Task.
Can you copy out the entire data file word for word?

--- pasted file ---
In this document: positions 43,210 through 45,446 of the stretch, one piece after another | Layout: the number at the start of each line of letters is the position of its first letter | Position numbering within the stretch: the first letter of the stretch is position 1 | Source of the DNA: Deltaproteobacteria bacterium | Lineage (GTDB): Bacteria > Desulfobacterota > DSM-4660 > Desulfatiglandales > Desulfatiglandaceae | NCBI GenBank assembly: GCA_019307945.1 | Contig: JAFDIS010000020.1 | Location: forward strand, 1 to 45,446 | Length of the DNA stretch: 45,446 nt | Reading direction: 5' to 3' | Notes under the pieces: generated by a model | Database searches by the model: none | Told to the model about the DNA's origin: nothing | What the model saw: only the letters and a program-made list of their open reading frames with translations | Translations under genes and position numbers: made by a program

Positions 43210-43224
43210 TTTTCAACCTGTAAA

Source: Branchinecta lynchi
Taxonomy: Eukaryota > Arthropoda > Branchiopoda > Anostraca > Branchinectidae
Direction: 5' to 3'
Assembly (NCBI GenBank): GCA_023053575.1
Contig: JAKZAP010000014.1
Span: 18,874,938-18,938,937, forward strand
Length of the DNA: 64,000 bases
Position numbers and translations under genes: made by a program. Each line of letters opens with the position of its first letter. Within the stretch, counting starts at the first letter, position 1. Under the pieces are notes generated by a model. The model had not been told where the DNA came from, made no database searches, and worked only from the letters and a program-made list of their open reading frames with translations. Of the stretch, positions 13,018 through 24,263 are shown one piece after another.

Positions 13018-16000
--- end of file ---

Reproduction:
In this document: positions 43,210 through 45,446 of the stretch, one piece after another | Layout: the number at the start of each line of letters is the position of its first letter | Position numbering within the stretch: the first letter of the stretch is position 1 | Source of the DNA: Deltaproteobacteria bacterium | Lineage (GTDB): Bacteria > Desulfobacterota > DSM-4660 > Desulfatiglandales > Desulfatiglandaceae | NCBI GenBank assembly: GCA_019307945.1 | Contig: JAFDIS010000020.1 | Location: forward strand, 1 to 45,446 | Length of the DNA stretch: 45,446 nt | Reading direction: 5' to 3' | Notes under the pieces: generated by a model | Database searches by the model: none | Told to the model about the DNA's origin: nothing | What the model saw: only the letters and a program-made list of their open reading frames with translations | Translations under genes and position numbers: made by a program

Positions 43210-43224
43210 TTTTCAACCTGTAAA

Source: Branchinecta lynchi
Taxonomy: Eukaryota > Arthropoda > Branchiopoda > Anostraca > Branchinectidae
Direction: 5' to 3'
Assembly (NCBI GenBank): GCA_023053575.1
Contig: JAKZAP010000014.1
Span: 18,874,938-18,938,937, forward strand
Length of the DNA: 64,000 bases
Position numbers and translations under genes: made by a program. Each line of letters opens with the position of its first letter. Within the stretch, counting starts at the first letter, position 1. Under the pieces are notes generated by a model. The model had not been told where the DNA came from, made no database searches, and worked only from the letters and a program-made list of their open reading frames with translations. Of the stretch, positions 13,018 through 24,263 are shown one piece after another.

Positions 13018-16000